Child Month Reflection from Jahvante Campbell – Part One
Child Month in Jamaica was first observed in 1953 under the patronage of Lady Foote, wife of then Governor Sir Hugh Foote.
World Children’s Day was first established in 1954 as Universal Children’s Day and is celebrated on 20th November each year to promote International togetherness and awareness around children worldwide and improve children’s welfare.
Reggae-Vibes will for this month bring reflections from parents who are celebrating May as Child Month. Today the spotlight is on Jahvante Campbell, the reggae dancehall singjay who lives in Red Hills, St. Andrew area.
“I believe every year, month, day, hour, and even second, should be designated to the care and protection of our children.”
“Children are the future. Every day is a learning process, not only for children but also for parents. However, parents are the ones with the biggest responsibility.”
“As parents, we should be prepared to clothe, feed and prepare our children’s growth and development in life.”
“Growing up as a child, I knew that it was a parent’s job to care for us. I saw my parents making a lot of sacrifices. Nadine Hunter, my mom, had to bypass some nice clothes just to ensure we had food on the table to eat.”
“I knew that my mother had to make sacrifices for us. Sometimes, whenever she cooked we (children) got the best of foods and she did not complain if enough was not left for her.”
“My father, Raphell, was no different. Although he was on the road transporting tourists, whenever he came home he showed us lots of love.”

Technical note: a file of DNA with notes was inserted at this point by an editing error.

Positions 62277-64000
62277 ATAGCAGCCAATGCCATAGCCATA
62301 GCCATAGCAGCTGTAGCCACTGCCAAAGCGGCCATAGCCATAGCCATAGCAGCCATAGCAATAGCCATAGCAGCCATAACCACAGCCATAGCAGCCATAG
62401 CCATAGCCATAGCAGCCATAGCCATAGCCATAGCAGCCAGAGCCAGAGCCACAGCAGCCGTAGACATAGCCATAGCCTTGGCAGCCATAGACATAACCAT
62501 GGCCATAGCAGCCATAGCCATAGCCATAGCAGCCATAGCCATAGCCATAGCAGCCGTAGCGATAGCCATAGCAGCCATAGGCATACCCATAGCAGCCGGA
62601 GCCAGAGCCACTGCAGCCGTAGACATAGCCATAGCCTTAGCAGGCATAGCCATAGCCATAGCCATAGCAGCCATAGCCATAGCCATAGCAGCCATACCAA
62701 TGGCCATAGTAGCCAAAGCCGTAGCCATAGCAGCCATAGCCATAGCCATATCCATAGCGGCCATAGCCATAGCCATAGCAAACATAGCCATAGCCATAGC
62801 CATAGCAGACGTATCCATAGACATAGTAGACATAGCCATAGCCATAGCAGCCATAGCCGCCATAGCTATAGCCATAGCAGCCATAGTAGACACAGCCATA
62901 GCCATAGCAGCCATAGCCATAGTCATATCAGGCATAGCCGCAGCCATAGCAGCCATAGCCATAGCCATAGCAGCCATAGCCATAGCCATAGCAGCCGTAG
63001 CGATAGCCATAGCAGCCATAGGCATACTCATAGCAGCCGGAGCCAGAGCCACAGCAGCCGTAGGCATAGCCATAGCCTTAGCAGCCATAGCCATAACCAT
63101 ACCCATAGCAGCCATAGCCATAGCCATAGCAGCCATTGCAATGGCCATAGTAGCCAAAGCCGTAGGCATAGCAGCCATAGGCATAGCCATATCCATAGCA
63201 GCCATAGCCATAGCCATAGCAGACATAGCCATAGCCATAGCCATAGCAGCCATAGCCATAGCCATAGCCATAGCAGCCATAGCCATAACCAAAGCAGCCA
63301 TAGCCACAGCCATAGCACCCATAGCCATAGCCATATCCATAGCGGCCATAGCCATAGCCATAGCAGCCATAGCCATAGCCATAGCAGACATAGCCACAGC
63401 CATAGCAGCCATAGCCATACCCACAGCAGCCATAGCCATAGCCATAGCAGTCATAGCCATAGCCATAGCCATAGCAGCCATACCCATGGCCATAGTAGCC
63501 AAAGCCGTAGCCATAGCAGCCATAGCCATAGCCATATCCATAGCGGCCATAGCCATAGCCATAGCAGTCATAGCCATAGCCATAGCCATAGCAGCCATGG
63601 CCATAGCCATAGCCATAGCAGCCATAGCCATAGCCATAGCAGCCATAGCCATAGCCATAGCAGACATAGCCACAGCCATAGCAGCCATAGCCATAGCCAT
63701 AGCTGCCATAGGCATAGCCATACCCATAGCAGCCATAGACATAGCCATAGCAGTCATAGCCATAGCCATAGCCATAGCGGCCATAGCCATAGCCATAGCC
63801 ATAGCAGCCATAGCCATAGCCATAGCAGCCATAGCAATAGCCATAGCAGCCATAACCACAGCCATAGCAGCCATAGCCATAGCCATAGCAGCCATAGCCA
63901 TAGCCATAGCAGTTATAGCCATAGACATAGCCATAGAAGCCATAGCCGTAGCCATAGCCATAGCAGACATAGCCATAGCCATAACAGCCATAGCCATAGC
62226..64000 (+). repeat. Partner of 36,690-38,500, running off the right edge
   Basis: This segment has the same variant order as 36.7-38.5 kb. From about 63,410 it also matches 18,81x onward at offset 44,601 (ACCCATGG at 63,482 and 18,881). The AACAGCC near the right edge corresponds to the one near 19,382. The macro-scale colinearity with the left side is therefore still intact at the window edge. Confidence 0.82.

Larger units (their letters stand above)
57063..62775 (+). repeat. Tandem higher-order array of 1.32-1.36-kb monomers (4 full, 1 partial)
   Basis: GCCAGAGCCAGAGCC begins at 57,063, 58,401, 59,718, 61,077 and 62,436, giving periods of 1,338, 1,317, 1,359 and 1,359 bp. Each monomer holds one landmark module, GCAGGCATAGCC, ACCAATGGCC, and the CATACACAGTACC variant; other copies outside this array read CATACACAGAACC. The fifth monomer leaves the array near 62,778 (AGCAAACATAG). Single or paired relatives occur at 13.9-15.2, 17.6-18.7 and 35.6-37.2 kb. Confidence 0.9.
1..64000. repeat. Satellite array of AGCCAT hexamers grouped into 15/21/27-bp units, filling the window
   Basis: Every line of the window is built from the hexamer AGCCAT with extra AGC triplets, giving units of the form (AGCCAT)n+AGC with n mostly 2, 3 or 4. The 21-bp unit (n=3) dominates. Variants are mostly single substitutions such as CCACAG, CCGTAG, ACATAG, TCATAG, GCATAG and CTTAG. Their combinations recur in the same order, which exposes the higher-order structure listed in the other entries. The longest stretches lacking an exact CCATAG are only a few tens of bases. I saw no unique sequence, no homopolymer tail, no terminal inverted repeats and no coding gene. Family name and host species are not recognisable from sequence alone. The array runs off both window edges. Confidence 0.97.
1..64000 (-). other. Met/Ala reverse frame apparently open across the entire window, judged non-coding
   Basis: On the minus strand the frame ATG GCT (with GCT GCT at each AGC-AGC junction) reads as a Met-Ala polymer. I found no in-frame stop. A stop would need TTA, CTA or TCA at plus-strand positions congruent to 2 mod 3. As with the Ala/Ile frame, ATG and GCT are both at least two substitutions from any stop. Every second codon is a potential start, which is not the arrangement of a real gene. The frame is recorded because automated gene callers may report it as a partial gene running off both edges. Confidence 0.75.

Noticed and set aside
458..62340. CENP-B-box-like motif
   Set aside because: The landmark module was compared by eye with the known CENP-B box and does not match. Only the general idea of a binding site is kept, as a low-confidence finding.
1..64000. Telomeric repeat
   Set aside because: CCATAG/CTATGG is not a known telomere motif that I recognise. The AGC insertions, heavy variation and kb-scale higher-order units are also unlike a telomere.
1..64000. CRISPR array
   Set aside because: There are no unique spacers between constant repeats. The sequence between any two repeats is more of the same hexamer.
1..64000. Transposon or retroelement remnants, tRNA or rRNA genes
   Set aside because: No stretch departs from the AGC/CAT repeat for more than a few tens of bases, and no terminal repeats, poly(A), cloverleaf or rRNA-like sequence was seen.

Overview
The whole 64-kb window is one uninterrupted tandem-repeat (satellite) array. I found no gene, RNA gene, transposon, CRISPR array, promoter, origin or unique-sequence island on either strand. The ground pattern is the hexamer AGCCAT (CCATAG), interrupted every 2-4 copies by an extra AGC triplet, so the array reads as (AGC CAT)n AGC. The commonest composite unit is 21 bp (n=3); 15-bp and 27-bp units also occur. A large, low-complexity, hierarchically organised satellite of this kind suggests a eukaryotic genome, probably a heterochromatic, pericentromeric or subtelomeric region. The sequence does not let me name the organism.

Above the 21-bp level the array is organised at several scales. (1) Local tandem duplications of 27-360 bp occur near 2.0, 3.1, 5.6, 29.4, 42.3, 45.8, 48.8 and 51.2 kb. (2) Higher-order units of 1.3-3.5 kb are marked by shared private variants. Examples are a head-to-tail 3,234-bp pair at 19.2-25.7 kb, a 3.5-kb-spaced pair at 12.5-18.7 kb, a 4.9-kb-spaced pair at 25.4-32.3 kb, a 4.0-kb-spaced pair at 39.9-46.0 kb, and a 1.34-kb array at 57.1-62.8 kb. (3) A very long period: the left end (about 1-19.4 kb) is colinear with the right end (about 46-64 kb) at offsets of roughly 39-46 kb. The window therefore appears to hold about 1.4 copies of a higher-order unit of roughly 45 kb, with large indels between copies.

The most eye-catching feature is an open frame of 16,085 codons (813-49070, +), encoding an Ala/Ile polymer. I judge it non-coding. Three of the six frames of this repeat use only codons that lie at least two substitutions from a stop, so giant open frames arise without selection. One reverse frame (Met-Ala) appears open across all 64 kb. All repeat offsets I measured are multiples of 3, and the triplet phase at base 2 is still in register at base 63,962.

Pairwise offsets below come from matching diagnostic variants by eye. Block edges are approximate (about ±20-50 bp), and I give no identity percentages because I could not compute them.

“He would bring home toys that he knew we would love to have. And this was not only at Christmas time.”
“Dad would give the three of us money to buy ice cream. Creamy was well-known. He would stop in Samerton Square, St. James, where I was living then, blow his horn and you could see sometimes a dozen children rushing to him crying out, my time Creamy! I loved to buy my little fudge which had some nice flavours, like pineapple, melon, and fruit punch. He also had one with a chocolate coating. These were a favourite of the girls.”
Jahvante Campbell feels that children must not be abused or ill-treated. “I hear stories of children being sexually molested, some beaten, and have to be hospitalized”. He feels that these molesters should be dealt with harshly as these children can be affected for life.
“I have three children – two girls and a boy. The eldest is eleven years old. The other nine, and the youngest just over a year old. I want all of them to become successful in life. Teach them to have manners because as my grandmother would say, manners can carry one through the world.”
“Secondly, to have respect for their elders. They are the ones who can separate the good from the bad. And, thirdly, to take in their education which is the key to life.”
(Photo courtesy of Jahvante Campbell)